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Home Solar Power Systems - Sizing And Planning

Sizing of home solar power systems raises a number of questions to understand the scope of your investment. Learn more here.


home solar power systems


When contemplating a home solar energy system the first question you should ask is "What do I want this system to do?"

Will the home solar power system you build or have installed act as a backup power source only or do you expect to be able to use your home solar energy system to meet all of your energy needs including home heating, hot water, lighting and the running of all your appliances?

The size, components and cost of your system will vary greatly depending on your performance requirements. In this article we will focus on the basics of a whole house solar power system. When we refer to an "average" sized home we define that as a home of 1200 sq. feet.


Home Solar Power Systems - Questions To Consider

The sizing and type of solar power systems you select depends on a number of other factors in addition to the primary function of the system including:
  • Your current daily energy use (generally, your base electrical load)

  • Square footage of your home

  • Seasonal landscaping changes (ie tree cover) that will affect the ability of the panels to collect sunlight

  • Roof size or ground area -is it large enough to accomodate the size system you need to install?

  • Roof angles-will you be able to get the right tilt or angle for your panels? (If the tilt is less than the latitude of the house it will increase the size of your system)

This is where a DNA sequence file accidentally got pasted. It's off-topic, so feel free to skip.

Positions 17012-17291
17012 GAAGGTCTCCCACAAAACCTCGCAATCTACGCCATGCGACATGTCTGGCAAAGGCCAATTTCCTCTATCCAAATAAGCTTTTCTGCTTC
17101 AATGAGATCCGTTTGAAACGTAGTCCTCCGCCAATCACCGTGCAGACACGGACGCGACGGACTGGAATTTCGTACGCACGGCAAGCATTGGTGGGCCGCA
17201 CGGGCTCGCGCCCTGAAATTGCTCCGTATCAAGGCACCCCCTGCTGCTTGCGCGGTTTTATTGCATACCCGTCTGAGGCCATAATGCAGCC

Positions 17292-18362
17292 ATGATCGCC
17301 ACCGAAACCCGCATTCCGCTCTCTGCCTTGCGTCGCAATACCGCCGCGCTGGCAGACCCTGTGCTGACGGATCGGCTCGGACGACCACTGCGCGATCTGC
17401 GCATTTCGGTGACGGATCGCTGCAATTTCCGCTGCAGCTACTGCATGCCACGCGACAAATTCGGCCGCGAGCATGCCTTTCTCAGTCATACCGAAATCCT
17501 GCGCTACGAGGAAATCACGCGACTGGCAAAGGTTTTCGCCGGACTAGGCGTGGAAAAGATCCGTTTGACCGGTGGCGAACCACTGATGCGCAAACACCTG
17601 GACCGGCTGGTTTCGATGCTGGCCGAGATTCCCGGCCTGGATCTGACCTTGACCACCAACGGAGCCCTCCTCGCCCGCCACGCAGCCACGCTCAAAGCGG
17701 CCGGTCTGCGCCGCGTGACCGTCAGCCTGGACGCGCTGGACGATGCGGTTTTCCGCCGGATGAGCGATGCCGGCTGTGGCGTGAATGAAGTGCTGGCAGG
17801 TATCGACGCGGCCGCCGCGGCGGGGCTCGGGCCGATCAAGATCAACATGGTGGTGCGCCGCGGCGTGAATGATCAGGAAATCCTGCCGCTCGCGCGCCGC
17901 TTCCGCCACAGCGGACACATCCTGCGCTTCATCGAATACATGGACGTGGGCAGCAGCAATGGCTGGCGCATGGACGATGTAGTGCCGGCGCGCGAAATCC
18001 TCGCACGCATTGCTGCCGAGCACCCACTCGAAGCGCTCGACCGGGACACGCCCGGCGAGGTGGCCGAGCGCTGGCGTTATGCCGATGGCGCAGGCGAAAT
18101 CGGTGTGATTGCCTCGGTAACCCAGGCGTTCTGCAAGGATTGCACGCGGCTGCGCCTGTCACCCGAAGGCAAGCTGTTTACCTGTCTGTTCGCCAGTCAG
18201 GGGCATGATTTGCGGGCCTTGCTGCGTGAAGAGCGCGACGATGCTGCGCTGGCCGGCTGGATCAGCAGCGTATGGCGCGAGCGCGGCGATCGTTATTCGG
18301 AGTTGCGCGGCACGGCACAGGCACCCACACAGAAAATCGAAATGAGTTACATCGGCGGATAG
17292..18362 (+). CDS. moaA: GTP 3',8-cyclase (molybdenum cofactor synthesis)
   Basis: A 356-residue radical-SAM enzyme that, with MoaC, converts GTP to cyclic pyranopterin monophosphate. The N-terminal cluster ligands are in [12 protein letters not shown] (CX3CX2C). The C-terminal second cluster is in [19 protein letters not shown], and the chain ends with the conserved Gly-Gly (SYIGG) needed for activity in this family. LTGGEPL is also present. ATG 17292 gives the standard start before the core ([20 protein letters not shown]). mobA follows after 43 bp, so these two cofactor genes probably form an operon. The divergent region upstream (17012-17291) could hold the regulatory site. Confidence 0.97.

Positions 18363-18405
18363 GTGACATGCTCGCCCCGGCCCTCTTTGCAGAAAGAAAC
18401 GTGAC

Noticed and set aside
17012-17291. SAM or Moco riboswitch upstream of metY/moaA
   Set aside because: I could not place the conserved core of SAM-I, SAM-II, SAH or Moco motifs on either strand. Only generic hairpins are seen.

• Will you require a tracking system rather than a fixed panel system? (Panels that move to catch the sun)

  • Average amount of daily sunlight your location receives and house exposure: south, north, east or west?

  • Any anticpated additions to your base electrical load (ie hot tub, addition to the house, swimming pool, extra hot water heater) additional family members

  • Are you contemplating panels or solar roofing tiles? Roofing tiles generally produce less power than panel systems

  • Will your system be a stand-alone (no back up power from an electric utility) or grid connected solar system (you have back up power from your electricity utility and can sell power back to them when you have excess)?



How To Calculate The Number Of Solar Panels Needed

To do a ballpark calculation of how many solar panels you will need for your home solar energy system you must have the following information:

  1. Your daily average electrical consumption in watts. This information is usually available on your monthly electric bill. If you use 15kwh per day you multiple by 1000 to get your average daily usage in watts. So, 15kwh per day equals 15,000watts.

  2. The average number of hours of sun your location receives every day. You can find sun maps and calculators by area on the web.

  3. The watt rating of the solar panels you plan to install. (50w/100w/200watts etc)

  4. How much of your electricity load you want your solar system to pick up. 100%, 75%, 50% 25%. Small systems can be expanded as long as you have enough roof or ground space.

For the purposes of this example we will assume a daily watt consumption of 15,000, 5 hours of daily peak sunlight and panels with a watt rating of 100 watts.

Step 1: Divide the daily watt hours you consume by the number of hours of sun your location receives every day. The number you end up with is the number of watts you will need to generate with your solar system every hour. Using our example divide 15,000/5 which gives you 3000 watts of energy that your system will need to provide each hour.

Step 2: Divide the hourly watt requirement (3000 in our example) by the wattage of the panels you intend to install (in this example we will use 100 watt panels). 3000/100=30. You will need 30 100watt panels in your home solar system.

Note: If you will tie your system into your local power grid there may be restricitions on the panel size (wattages) you can use. You should always engage a professional to accurately size your system and ensure it meets all utility, safety and personal requirements.

More related articles:

  1. Residential solar energy - An overview

  2. What are the best residential solar kits for Do it yourself

  3. The top 10 questions about installing residential solar power

  4. Where can I find reliable solar contractors in my area?
 



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